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Defending life
from conception to natural death


11 November 2004

11 November 2004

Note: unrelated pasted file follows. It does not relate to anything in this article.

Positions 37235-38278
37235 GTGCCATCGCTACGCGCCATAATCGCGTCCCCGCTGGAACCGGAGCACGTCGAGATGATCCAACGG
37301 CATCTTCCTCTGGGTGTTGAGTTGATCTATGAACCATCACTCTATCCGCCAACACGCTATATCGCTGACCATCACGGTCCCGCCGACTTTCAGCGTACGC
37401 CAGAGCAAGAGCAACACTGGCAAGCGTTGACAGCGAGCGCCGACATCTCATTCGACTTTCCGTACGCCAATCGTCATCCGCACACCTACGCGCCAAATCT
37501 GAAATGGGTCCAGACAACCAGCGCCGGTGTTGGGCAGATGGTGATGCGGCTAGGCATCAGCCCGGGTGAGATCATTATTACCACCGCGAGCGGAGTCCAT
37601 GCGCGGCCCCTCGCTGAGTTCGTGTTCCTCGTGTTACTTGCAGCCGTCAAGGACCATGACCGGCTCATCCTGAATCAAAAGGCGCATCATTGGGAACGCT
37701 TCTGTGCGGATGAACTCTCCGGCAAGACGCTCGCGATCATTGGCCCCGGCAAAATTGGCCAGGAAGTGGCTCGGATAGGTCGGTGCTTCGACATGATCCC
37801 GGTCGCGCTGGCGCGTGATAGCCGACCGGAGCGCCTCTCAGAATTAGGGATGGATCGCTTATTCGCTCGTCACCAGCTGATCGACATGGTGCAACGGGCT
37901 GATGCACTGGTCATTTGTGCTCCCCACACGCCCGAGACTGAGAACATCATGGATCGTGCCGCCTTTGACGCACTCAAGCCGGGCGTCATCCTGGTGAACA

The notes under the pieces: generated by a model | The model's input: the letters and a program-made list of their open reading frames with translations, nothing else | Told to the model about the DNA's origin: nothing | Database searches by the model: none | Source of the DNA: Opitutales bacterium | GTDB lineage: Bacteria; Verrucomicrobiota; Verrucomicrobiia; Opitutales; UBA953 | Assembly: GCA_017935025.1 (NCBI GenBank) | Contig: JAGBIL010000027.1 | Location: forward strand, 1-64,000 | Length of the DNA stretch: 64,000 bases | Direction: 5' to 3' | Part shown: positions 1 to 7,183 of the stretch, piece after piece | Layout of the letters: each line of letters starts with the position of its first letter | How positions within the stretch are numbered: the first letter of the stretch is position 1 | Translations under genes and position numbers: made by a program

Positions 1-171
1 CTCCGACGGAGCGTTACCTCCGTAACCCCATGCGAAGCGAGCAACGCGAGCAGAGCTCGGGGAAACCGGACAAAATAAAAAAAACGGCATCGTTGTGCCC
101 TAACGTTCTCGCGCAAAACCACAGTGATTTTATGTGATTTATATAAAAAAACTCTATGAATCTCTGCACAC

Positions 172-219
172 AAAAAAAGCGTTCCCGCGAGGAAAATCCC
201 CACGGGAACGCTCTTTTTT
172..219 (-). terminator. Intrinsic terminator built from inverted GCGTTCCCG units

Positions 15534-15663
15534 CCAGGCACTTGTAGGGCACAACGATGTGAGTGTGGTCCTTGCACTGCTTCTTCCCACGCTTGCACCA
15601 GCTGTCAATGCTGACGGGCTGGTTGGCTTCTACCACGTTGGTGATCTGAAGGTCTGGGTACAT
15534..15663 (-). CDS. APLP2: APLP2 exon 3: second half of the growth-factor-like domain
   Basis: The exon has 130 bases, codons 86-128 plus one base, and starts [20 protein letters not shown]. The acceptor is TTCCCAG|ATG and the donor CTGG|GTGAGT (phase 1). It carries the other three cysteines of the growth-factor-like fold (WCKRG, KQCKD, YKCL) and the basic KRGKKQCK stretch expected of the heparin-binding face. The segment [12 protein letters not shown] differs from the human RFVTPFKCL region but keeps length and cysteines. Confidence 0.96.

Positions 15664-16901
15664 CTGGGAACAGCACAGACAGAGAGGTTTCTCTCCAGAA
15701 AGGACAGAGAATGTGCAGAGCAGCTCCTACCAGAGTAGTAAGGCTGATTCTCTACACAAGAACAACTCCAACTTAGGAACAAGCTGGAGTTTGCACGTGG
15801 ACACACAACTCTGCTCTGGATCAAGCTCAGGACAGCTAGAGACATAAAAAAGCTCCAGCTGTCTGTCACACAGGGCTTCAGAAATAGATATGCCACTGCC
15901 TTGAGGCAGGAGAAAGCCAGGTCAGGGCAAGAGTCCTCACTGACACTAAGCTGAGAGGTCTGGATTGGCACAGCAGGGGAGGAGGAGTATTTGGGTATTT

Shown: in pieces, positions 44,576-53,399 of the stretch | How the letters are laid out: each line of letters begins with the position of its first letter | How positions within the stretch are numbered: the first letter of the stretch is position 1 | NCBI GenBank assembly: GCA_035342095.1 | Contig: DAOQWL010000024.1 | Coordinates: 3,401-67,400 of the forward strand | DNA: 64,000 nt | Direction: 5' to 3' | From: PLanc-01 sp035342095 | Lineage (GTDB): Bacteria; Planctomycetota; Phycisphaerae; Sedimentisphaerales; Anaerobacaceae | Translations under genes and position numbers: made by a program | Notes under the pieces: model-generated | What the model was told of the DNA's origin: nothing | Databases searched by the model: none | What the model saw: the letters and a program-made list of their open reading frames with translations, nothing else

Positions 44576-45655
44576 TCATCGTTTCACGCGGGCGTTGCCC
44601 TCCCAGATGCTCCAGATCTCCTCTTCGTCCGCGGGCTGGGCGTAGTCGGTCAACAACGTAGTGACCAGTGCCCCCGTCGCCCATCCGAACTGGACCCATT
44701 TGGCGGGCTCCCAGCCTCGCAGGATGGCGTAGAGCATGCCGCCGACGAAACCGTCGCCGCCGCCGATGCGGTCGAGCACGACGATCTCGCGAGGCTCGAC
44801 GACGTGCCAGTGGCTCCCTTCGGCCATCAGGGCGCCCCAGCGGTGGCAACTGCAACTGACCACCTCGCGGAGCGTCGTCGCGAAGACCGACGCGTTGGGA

11 November 2004 The trial of a Kenyan doctor charged with performing illegal abortions has become the centre of an angry debate between pro-abortion and pro-life campaigners. At the Nairobi Law Court, protesters from both sides of the debate engaged in a shouting match in the corridors shortly before Dr John Nyamu arrived along with the two nurses also charged with murder. The case did not open because the prosecution was not ready to proceed. [The Standard, 10 November ] John Howard, the Australian Prime Minister, has said that the Government will not change the law on abortion but that MPs would be allowed a conscience vote if a private members' bill were to be tabled. A number of MPs have expressed concern about the number of abortions carried out in Australia, with some calling for a ban on late-term abortions. [, 11 November ] An Australian obstetrician has called for sex and relationship education to be extended to primary schools. Julie Quinlivan claimed that it was the key to reducing Australia's teenage abortion rate, which is one of the highest in the developed world. Her view was supported by the chief executive of Family Planning Victoria, who also claimed that contraception should be more accessible and affordable. [The Age, 11 November ] The Bush administration has appealed to the Supreme Court to block Oregon's assisted suicide law. The Death with Dignity Act was passed in 1998 and makes Oregon the only US state to permit assisted suicide. The Supreme Court is expected to decide whether to hear the appeal next year. [BBC, 10 November ] The United Nations Human Rights Committee has told Morocco to legalise abortion, reports. The Committee's report states that Morocco, which permits abortion to save the life of the mother, should 'liberalise the provisions relative to the interruption of pregnancy.' [, 10 November ] In a written response to the UNHRC's attack on Poland's abortion law, reported in the SPUC news summary yesterday, Thomas W. Jacobson, Focus on the Family's representative to the United Nations, criticised the Committee for having "egregiously and lawlessly exceeded its authority by seeking to usurp the legitimate authority of the people and elected officials of the sovereign nation of Poland." Mr Jacobson pointed out that the UNHRC misinterpreted the Covenant on Civil and Political Rights and has no authority to intervene with the domestic matters of any nation. It can issue recommendations but not directives and no nation is under obligation to implement those recommendations. [Focus on the Family, 9 November]

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